A new study out of the University of Houston Law Center found the payday lending industry often targets Black and Latino communities in advertising their products, while the mainstream banking industry targets white consumers. Photo credit: Karolina Grabowska
In their study published in the Emory Law Journal, Professor Jim Hawkins and 3L Student Tiffany Penner call for change to advertising practices and regulations.
A new study authored by University of Houston Law Center Professor Jim Hawkins and student Tiffany Penner and published in the Emory Law Journal indicates that the payday lending industry often targets Black and Latino communities in advertising their products, while the mainstream banking industry targets white consumers.
In “Advertising Injustices: Marketing Race and Credit in America,” Hawkins and Penner present two empirical studies they conducted on lenders in Houston, which verified these disparities in online advertising.
“Everyone knows that advertising affects behavior, so we were interested in how banks and payday lenders advertise,” the authors said. “Social scientists have shown that people buy goods and services when they see other people who look like them buying those products. We wanted to know if banks and payday lenders were depicting their customers in a way that represented the general population or only some races.”
The study found:
- While African Americans make up only 16% of auto title lending customers and 23% of payday lending customers, 35% of the photographs on these lenders’ websites depict African Americans.
- 77% of the advertisements at physical locations of auto title and payday lenders in the study targeted racial minority groups.
- 30% of mainstream bank lender websites featured no African American models and almost 75% featured no Latino models.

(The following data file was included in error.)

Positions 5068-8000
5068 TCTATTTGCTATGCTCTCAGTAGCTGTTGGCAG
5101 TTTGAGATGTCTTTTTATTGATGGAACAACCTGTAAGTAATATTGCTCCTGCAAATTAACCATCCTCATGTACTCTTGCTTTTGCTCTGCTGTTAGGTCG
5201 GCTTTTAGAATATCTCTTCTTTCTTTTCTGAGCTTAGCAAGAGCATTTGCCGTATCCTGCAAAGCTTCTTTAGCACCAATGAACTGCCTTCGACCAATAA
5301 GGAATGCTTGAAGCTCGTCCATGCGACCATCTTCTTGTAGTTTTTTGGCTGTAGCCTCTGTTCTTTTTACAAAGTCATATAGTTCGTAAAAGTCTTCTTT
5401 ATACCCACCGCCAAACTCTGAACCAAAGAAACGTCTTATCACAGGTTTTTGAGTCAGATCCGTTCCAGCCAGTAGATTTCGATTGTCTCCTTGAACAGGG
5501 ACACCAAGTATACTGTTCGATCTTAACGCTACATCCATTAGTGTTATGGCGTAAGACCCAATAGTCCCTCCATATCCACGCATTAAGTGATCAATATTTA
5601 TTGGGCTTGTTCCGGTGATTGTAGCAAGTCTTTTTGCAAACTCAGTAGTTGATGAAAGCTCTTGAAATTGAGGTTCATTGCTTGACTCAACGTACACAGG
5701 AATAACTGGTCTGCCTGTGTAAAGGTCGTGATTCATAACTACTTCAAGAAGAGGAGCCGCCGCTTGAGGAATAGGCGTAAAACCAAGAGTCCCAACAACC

- In contrast, only 3%—a single bank’s website—did not feature a white model.
Recent news articles citing Hawkins and Penner’s scholarship, examine how loan lenders are maximizing their profits by requiring high interest rates during the COVID-19 pandemic when many people have been vulnerable and in difficult financial positions. Data analysis by Bloomberg shows that Black and Latino communities have become prime targets, and the article reports that many people have had to set aside government pandemic relief funds to help pay off debts.
Hawkins and Penner examined two important negative consequences that emerge from targeting African Americans and Latinos for payday and title loans while pictorially excluding them from mainstream banks. The first consequence is that the advertising works, and African Americans and Latinos are more likely than white customers to use high-cost credit. They also found that advertising forms societal norms and expectations of where people “fit.” This in turn, according to the study, creates a “self-sorting” effect and contributes to racial disparity in credit access.
Hawkins and Penner’s goal for the study is to achieve a positive impact that will change …….